Fig. 4 revealed that CAPE showed 92.39% release in 6 h. However, CAPE release from CPL showed initial burst release (19.00%) within the first 1 h and further sustained release up to 36 h.

Drug release from nanoparticle occurs through erosion, diffusion and degradation mechanisms. For developed system any or all three mechanisms may be contributed. The initial burst release may be because of drug adsorbed on the surface of the nanoparticles or dissolved in medium, while a sustained release could be caused by diffusion of the drug. For development of desired formulation, sustained release of entrapped drug from nanoparticles is an important parameter, as it maintains constant amount of drug persistently at site of action.

In vitro anticancer activity

The in vitro anticancer activity of CPL was performed on MCF-7 and HT-29 cells. The observations showed in Table 3, Fig. 5 indi­cated that CPL dis­played superior anticancer activity than CAPE on MCF-7 cells. The TGI value for CPL was observed 27.20+0.010 μg/ml while for CAPE it was 46.00+0.020 μg/ml. In case of HT-29 cells lines Table 3, Fig. 6 indi­cated that CPL dis­played superior anticancer activity than CAPE. The TGI for CPL was observed 36.00+0.010 μg/ml and for CAPE 47.20+0.015% μg/ml.

Results and microscopic images showed that in Fig. 5 A cells were appeared with high content and density which are of normal control group of MCF-7. In Fig. 5 B is of positive control group treated with Adriamycin, Fig. C & D were images of CAPE and CPL treated group respectively and appearing to be less dense and rounded.

Similarly Fig. 6 A cells were appeared with high content and density which are of normal control group of HT-29. In Fig. 6 B is of positive control group treated with Adriamycin, Fig. C & D were images of CAPE and CPL treated group respectively and appearing to be less dense and rounded.

The enhanced anticancer efficacy may be because higher cellular uptake of CPL with phagocytosis/ fusion which resulted in the EPR of the cell membrane to CAPE that allows sufficient drug concentration inside the cells. Therefore, CPL might serve as good carrier to improve in vitro anticancer activity of CAPE. The lower anticancer activity of free CAPE in solution may be because of P-glycoprotein pumps efflux. The GI50 value for CPL was observed less than 10 μg/ml indicates anticancer active on MCF-7 whereas it was 12 + 0.010 μg/ml for HT-29 cells. From the values obtain it can be concluded that the CPL showed better anticancer potential on MCF-7. Similarly on both cell lines CAPE showed better anticancer potential on MCF-7 breast cancer cell line. Also CPL showed enhanced cytotoxicity on both cell lines as compare to CAPE. The reason for enhanced cytotoxicity may be attributed to increased solubility, enhanced permeability and retention (EPR) effect because of reduction in particle size and developed formulation as a nanocarrier.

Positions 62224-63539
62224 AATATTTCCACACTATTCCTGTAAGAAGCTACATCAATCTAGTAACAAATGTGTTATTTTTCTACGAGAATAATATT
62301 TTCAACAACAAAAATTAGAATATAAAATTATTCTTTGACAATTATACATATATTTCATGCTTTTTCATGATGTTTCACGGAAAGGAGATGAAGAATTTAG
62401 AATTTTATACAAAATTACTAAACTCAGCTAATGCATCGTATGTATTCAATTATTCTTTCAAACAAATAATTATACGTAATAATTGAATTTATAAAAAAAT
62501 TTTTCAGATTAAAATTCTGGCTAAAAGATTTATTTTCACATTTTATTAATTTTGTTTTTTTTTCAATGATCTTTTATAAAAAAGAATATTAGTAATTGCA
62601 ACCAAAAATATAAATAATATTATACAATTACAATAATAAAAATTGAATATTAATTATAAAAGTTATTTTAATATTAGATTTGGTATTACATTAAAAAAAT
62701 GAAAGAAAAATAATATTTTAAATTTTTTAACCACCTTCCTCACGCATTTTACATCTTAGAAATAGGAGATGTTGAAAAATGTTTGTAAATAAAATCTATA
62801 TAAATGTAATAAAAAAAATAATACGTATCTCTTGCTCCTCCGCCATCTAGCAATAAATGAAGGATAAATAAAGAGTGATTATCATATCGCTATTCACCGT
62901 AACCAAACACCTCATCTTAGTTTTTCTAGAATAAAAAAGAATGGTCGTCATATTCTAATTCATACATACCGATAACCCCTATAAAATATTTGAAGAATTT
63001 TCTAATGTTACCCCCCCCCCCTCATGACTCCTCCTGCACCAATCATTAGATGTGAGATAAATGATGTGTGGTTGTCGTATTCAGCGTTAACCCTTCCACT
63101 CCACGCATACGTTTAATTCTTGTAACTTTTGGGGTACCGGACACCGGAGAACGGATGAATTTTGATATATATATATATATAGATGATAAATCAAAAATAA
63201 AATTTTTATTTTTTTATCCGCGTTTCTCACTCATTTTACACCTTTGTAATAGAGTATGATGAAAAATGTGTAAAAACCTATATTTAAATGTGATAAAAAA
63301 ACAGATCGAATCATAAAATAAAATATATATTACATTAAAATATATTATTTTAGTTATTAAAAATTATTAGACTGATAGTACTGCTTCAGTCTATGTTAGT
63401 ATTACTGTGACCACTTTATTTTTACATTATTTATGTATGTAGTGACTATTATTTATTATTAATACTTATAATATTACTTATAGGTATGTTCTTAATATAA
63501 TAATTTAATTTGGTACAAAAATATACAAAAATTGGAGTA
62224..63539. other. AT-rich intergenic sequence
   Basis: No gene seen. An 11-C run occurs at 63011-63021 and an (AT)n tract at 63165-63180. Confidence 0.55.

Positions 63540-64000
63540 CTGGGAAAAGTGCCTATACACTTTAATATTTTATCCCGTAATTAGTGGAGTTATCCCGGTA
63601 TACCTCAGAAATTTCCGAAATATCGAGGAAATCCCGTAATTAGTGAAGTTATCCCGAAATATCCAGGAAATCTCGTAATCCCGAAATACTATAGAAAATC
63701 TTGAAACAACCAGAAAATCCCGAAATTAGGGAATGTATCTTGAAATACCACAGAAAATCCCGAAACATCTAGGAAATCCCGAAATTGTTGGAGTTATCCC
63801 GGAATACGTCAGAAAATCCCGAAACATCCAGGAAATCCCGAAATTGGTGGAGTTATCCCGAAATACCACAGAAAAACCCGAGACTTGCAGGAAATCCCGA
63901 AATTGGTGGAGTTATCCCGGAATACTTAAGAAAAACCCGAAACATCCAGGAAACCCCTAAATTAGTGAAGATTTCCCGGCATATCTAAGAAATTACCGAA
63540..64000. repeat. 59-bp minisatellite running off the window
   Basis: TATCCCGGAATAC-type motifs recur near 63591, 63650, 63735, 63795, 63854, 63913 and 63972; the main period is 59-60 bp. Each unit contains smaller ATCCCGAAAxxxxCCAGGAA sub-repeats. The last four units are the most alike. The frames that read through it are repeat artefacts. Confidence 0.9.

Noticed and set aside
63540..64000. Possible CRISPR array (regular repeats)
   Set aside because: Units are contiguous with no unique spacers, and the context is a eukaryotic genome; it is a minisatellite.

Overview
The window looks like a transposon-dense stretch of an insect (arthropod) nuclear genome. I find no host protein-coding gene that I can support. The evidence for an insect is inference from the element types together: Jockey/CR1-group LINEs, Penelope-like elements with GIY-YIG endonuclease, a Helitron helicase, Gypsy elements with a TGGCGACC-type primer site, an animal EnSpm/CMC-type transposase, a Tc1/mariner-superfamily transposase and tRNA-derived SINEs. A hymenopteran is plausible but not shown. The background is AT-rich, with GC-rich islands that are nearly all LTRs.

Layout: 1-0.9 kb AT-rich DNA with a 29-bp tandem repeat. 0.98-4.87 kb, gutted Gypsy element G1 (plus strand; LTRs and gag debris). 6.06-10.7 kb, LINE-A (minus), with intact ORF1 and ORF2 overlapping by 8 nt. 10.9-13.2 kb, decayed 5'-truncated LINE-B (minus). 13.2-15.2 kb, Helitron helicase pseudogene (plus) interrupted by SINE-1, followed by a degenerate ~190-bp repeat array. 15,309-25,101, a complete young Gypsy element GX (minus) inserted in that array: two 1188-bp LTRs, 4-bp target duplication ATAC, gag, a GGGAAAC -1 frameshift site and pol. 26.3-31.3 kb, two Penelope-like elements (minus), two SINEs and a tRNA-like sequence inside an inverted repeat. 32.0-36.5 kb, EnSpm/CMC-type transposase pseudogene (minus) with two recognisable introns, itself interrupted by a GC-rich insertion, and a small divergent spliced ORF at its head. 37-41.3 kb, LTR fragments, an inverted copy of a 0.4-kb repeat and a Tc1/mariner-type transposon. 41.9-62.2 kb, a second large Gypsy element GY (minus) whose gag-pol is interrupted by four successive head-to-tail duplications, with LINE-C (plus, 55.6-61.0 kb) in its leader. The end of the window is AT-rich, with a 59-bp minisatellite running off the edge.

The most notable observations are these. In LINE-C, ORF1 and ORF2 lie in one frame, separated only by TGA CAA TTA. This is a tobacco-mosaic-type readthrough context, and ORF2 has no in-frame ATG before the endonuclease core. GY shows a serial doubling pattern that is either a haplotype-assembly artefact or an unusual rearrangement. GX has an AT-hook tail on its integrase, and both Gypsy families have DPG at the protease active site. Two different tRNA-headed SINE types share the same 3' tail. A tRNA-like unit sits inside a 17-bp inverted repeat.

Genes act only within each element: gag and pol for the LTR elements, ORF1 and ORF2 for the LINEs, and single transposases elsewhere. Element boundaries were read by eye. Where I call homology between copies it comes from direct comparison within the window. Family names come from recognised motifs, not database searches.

Hemolysis study

For in vivo application as a biomedicine it is necessary to evaluate the biosafety of developed formulation. The results of hemolysis study indicates that the hemolysis rate for up to 1.5 mg/ml concentration of CAPE and CPL were 2.5 and 2.6 % respectively which is within acceptable hemolysis rate[26] and safe for internal use.

Stability studies

No significant deviations in EE and PS were observed as compared to initial values (P > 0.05) of freshly prepared nanoparticle formulation over the period of six months during stability study which indicates the developed formulation was physically stable for at least 6 months.


Nanoparticulate formulation composed of PCL and PF-68 was developed for delivery of anticancer bioactive, CAPE. The developed formulation displayed desirable particle size, encapsulation efficiency and sustain release with better stability. CPL demonstrated better anticancer efficacy as compared to CAPE. CPL was observed with better in vitro cyotoxicity in both MCF-7 and HT-29 than its free form, which may leads to reduction in dose. Developed formulation can be further investigated as a dosage form for CAPE to enhance therapeutic efficacy in cancer chemotherapy.


All Authors are thankful to Advanced Centre of Treatment Research and Education in Cancer (ACTREC), Mumbai, India for in vitro cytotoxicity study. This work was supported by the University Grants Commission, Government of India [grant numbers UGC-MRP, F.No.42-699/SR 2013].


The authors report no conflicts of interest in this work.